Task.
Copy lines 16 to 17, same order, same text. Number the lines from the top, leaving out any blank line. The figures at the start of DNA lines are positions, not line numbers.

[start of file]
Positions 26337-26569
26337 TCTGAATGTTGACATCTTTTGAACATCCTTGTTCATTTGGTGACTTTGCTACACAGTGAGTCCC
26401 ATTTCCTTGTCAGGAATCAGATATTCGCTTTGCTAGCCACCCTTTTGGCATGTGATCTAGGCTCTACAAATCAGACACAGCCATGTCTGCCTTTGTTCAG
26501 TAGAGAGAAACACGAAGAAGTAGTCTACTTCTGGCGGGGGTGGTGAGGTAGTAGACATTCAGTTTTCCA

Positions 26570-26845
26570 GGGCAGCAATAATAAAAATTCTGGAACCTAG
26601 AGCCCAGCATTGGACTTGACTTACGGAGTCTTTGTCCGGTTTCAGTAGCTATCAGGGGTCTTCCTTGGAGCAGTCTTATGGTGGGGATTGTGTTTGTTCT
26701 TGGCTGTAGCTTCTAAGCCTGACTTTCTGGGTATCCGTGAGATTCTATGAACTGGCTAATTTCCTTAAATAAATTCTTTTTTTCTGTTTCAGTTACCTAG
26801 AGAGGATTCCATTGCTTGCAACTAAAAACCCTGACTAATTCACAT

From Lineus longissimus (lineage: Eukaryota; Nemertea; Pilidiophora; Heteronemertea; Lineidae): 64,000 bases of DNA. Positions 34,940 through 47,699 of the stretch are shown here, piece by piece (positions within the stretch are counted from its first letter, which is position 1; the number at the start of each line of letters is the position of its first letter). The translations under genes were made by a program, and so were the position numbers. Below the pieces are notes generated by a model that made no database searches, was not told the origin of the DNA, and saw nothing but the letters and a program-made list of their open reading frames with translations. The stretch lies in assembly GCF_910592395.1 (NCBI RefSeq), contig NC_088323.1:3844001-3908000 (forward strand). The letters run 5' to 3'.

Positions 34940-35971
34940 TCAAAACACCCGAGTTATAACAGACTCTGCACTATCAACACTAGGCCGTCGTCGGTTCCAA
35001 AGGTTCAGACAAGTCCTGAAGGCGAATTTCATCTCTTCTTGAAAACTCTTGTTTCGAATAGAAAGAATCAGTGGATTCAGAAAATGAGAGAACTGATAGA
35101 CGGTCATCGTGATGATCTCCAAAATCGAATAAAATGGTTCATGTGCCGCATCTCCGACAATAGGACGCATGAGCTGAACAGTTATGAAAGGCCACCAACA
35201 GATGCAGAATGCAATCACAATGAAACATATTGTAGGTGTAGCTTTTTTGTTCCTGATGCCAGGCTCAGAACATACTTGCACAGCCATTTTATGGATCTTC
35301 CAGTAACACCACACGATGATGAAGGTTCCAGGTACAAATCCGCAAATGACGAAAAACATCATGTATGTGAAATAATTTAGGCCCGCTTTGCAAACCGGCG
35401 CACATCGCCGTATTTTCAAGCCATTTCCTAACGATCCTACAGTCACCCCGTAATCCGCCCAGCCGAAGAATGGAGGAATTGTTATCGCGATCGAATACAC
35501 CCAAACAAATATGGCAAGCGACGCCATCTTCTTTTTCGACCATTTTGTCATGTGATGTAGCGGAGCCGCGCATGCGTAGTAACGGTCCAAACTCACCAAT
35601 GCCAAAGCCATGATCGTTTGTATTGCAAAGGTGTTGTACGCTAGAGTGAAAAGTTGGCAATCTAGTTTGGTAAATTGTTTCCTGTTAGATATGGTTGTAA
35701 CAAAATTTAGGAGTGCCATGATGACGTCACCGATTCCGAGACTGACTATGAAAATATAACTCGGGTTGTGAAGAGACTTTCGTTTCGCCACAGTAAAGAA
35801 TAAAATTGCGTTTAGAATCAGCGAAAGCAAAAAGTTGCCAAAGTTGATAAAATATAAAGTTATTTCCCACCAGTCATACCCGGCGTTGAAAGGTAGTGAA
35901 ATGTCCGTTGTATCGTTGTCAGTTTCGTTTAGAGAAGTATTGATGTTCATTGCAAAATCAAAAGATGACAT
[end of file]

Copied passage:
35301 CAGTAACACCACACGATGATGAAGGTTCCAGGTACAAATCCGCAAATGACGAAAAACATCATGTATGTGAAATAATTTAGGCCCGCTTTGCAAACCGGCG
35401 CACATCGCCGTATTTTCAAGCCATTTCCTAACGATCCTACAGTCACCCCGTAATCCGCCCAGCCGAAGAATGGAGGAATTGTTATCGCGATCGAATACAC